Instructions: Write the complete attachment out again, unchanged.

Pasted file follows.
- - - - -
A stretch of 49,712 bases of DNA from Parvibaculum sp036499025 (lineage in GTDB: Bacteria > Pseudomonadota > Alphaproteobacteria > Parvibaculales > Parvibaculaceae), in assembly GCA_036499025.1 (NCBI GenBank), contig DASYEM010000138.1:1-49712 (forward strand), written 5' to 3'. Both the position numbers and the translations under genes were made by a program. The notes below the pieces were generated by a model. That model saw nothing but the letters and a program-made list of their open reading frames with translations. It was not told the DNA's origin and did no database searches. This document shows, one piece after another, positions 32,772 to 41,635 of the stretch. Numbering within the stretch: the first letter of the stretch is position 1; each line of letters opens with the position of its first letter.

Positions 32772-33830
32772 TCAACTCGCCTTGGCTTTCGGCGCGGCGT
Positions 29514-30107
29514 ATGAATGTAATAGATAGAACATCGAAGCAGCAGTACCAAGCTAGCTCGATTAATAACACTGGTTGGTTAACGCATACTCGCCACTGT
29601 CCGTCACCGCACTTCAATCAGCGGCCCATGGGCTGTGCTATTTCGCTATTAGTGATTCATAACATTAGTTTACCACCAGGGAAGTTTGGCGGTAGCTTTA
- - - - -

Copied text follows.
A stretch of 49,712 bases of DNA from Parvibaculum sp036499025 (lineage in GTDB: Bacteria > Pseudomonadota > Alphaproteobacteria > Parvibaculales > Parvibaculaceae), in assembly GCA_036499025.1 (NCBI GenBank), contig DASYEM010000138.1:1-49712 (forward strand), written 5' to 3'. Both the position numbers and the translations under genes were made by a program. The notes below the pieces were generated by a model. That model saw nothing but the letters and a program-made list of their open reading frames with translations. It was not told the DNA's origin and did no database searches. This document shows, one piece after another, positions 32,772 to 41,635 of the stretch. Numbering within the stretch: the first letter of the stretch is position 1; each line of letters opens with the position of its first letter.

Positions 32772-33830
32772 TCAACTCGCCTTGGCTTTCGGCGCGGCGT
Positions 29514-30107
29514 ATGAATGTAATAGATAGAACATCGAAGCAGCAGTACCAAGCTAGCTCGATTAATAACACTGGTTGGTTAACGCATACTCGCCACTGT
29601 CCGTCACCGCACTTCAATCAGCGGCCCATGGGCTGTGCTATTTCGCTATTAGTGATTCATAACATTAGTTTACCACCAGGGAAGTTTGGCGGTAGCTTTA